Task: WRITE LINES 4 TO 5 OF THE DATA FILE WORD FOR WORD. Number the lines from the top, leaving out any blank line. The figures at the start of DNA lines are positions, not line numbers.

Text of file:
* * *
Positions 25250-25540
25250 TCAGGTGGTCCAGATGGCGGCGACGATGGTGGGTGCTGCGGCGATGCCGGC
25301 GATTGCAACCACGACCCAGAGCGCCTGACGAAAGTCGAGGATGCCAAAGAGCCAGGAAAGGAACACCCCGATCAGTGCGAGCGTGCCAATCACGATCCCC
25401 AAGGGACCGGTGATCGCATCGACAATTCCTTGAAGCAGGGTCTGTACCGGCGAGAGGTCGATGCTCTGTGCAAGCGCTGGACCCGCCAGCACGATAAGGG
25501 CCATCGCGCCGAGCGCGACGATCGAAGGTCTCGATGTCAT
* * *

25401 AAGGGACCGGTGATCGCATCGACAATTCCTTGAAGCAGGGTCTGTACCGGCGAGAGGTCGATGCTCTGTGCAAGCGCTGGACCCGCCAGCACGATAAGGG
25501 CCATCGCGCCGAGCGCGACGATCGAAGGTCTCGATGTCAT